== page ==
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Rainy Lake water levels to get tweaked following public input

Apr 16, 2018 10:55AM ● Published by Editor

A joint Canadian and American water level committee met with stakeholders in early March, in International Fall. Concerns from people about the forecast and snow pack lead the water level committee to make the decision to lower Rainy Lake. (photo credit: IJC )

Concerns about a potential wet spring, late ice-out and a heavy snow pack have lead to water level adjustments on Rainy Lake.

A joint Canadian and American water level committee met with stakeholders in early March, in International Falls.

Concerns about the forecast and snow pack lead the water level committee to make the decision.

Matt DeWolfe is the Canadian Engineering Advisor for the International Rainy-Lake of the Woods Watershed board.

He says the idea is to allow Rainy Lake to take a little extra water this spring.

DeWolfe also said the late ice out expected this spring could create a high water scenario on the system.

"You get a combination of all the rainfall as well as all the snow melt happening at once. And that can really swell rivers," he said. "And add a lot of inflow to the lakes can make things rise pretty quickly."

Rainy lake is a boundary water between Canada and the U.S. and Ontario and Minnesota and it's managed under the authority of the International Joint Commission.

The IJC is the body that regulates the bi-national water between the two countries.

Dewolfe said the IJC has what are know as "rule curves" to regulate Rainy Lake and Namakan Lake, which is upstream of Rainy.

He said a rule curve is basically a set lower and upper limit of water levels that should be targeted, and it varies throughout the year.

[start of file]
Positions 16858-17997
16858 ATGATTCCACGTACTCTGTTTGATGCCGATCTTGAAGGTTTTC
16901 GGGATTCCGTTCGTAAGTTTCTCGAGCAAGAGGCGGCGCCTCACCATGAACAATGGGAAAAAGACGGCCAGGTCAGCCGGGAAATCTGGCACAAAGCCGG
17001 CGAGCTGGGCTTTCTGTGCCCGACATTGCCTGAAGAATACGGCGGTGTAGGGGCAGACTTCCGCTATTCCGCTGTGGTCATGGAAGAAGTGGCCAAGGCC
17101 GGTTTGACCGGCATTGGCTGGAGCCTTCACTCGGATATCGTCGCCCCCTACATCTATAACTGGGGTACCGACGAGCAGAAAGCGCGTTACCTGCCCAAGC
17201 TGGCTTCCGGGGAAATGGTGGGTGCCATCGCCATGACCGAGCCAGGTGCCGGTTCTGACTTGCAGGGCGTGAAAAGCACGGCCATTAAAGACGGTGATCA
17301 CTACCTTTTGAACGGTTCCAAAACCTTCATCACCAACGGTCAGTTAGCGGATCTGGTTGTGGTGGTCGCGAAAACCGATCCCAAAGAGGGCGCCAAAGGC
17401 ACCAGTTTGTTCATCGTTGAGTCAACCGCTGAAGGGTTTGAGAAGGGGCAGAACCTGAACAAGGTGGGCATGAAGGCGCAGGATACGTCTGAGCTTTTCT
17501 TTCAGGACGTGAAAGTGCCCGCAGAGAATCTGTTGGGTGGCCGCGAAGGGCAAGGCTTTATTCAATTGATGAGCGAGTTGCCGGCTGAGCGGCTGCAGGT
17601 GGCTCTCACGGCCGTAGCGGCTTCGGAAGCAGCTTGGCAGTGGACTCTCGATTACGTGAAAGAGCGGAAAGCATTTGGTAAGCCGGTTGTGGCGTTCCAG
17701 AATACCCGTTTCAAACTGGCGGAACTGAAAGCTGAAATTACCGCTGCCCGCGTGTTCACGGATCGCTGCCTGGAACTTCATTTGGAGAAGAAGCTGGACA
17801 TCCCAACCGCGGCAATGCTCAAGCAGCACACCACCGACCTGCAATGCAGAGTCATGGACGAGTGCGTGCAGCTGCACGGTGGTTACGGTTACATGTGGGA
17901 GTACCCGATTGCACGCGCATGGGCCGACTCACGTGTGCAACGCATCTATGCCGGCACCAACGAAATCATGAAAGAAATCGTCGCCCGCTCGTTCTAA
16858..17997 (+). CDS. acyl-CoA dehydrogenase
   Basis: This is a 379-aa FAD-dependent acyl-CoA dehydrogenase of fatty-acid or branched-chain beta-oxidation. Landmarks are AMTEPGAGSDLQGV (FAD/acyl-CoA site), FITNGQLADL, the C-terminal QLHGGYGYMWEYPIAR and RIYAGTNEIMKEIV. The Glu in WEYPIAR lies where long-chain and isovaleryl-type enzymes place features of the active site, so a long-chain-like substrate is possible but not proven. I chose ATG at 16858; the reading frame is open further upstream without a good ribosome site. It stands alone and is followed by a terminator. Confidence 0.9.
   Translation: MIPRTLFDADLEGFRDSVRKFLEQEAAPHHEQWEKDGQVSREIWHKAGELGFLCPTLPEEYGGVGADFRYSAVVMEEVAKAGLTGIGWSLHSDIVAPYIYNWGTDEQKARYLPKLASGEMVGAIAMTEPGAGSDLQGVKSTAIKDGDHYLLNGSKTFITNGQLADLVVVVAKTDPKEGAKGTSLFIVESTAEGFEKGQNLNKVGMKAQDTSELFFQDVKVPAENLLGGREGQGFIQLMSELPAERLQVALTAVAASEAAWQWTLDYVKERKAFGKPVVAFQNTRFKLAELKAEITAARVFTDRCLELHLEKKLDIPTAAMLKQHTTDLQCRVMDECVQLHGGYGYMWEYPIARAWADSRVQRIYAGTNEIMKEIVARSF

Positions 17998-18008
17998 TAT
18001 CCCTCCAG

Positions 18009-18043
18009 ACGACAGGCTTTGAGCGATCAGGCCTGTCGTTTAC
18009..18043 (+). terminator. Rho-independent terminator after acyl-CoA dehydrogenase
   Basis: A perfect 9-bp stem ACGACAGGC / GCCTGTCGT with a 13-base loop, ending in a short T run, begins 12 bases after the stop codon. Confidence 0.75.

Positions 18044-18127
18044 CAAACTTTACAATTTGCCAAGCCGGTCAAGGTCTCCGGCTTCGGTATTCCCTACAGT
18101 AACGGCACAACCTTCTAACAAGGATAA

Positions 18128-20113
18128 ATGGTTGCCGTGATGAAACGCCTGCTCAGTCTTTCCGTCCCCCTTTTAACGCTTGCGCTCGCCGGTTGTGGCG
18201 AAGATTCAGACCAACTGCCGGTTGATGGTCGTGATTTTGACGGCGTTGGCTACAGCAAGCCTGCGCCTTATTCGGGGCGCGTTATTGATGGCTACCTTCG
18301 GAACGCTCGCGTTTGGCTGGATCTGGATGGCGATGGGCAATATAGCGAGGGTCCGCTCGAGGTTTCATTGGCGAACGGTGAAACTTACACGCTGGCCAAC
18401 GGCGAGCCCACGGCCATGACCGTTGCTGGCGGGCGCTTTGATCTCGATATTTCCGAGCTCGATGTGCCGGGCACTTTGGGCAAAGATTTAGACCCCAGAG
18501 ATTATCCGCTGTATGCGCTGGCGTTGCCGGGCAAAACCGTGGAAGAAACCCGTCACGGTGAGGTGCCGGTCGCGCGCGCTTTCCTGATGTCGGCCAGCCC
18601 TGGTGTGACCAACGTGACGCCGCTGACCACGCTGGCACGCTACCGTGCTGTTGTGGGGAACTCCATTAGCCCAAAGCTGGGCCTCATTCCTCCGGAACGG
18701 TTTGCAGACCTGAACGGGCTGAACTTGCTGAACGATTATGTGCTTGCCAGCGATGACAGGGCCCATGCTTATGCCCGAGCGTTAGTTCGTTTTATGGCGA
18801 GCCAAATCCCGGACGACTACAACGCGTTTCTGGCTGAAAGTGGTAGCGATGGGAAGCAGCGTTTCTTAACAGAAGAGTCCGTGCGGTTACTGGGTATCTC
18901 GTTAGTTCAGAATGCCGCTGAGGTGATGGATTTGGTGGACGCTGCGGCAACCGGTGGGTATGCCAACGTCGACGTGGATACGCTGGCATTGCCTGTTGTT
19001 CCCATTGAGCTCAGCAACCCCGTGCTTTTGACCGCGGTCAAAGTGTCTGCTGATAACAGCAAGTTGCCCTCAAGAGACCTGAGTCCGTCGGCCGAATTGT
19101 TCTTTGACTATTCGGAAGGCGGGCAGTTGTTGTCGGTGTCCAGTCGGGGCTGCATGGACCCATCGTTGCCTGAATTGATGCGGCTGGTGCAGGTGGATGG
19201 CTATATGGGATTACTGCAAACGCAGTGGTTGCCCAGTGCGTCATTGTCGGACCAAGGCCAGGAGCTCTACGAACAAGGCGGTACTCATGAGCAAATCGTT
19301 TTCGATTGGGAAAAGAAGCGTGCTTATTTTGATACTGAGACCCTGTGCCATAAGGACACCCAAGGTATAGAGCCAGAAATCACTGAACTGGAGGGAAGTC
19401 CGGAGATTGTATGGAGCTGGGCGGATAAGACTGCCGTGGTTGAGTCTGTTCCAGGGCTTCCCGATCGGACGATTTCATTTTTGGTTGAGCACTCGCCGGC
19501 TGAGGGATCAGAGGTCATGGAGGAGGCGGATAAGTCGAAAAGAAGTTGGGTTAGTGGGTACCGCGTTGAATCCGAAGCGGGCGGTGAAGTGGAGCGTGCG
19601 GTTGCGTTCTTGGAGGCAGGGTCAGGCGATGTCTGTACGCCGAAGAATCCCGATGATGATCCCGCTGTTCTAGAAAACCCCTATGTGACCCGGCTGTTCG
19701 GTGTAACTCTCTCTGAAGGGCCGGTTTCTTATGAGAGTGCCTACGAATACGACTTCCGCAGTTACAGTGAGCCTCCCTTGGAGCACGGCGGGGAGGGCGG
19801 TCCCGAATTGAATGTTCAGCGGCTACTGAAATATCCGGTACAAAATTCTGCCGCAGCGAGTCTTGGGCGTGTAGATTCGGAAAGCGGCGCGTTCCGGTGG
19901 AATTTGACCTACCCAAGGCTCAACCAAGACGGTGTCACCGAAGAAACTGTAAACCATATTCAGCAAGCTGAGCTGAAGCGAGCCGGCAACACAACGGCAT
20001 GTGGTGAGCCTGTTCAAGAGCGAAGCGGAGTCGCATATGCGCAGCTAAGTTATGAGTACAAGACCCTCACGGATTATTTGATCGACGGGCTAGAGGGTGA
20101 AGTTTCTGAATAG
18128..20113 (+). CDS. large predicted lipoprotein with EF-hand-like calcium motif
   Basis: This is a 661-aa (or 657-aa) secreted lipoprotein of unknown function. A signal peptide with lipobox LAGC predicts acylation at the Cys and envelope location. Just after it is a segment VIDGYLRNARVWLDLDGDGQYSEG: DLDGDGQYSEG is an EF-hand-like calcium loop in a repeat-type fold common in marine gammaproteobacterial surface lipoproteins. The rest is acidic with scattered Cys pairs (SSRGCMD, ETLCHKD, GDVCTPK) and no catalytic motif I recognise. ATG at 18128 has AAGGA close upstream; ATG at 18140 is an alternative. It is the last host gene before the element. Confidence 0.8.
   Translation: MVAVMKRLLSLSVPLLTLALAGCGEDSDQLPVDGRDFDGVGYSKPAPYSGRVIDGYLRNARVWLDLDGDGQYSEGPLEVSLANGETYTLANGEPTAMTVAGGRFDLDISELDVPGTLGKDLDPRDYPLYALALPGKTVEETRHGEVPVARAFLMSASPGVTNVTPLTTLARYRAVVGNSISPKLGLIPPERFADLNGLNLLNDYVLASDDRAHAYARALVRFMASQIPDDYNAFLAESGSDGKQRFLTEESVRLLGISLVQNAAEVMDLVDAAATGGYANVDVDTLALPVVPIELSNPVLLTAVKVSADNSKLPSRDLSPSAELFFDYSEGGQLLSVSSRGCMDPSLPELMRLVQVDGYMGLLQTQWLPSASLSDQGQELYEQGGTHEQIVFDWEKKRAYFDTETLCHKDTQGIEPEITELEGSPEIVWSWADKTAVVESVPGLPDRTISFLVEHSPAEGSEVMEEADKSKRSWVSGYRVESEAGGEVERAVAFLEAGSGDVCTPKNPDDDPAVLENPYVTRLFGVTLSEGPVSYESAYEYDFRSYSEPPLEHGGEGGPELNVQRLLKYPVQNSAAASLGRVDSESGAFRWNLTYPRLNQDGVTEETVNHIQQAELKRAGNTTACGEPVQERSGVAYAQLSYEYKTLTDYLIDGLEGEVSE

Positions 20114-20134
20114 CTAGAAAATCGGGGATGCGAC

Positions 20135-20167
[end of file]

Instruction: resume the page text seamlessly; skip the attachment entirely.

"In the winter they will draw the water down,to make room for spring melt. In the summer, the water levels will be higher for navigation and recreation purposes," he said. "That water level range between the upper and lower band is between 25 to 60 cm. "

DeWolfe said the day to day to management of water levels is done by the operators of the dams.

He said they generally they try to target for the middle of that rule curve range.

DeWolfe said on occasion, the water levels committee, which monitors how well the rule curve operations are going, can direct the operators of the dams to target beyond the middle range of the rule curve band. So they can target lower or higher based on conditions.

DeWolfe said the revised target range is the lowest 10 cm. of the Rule Curve Band.

He said the IJC and water levels committee will continue to monitor the progress of the April freshet and make a determination on what will happen in May.

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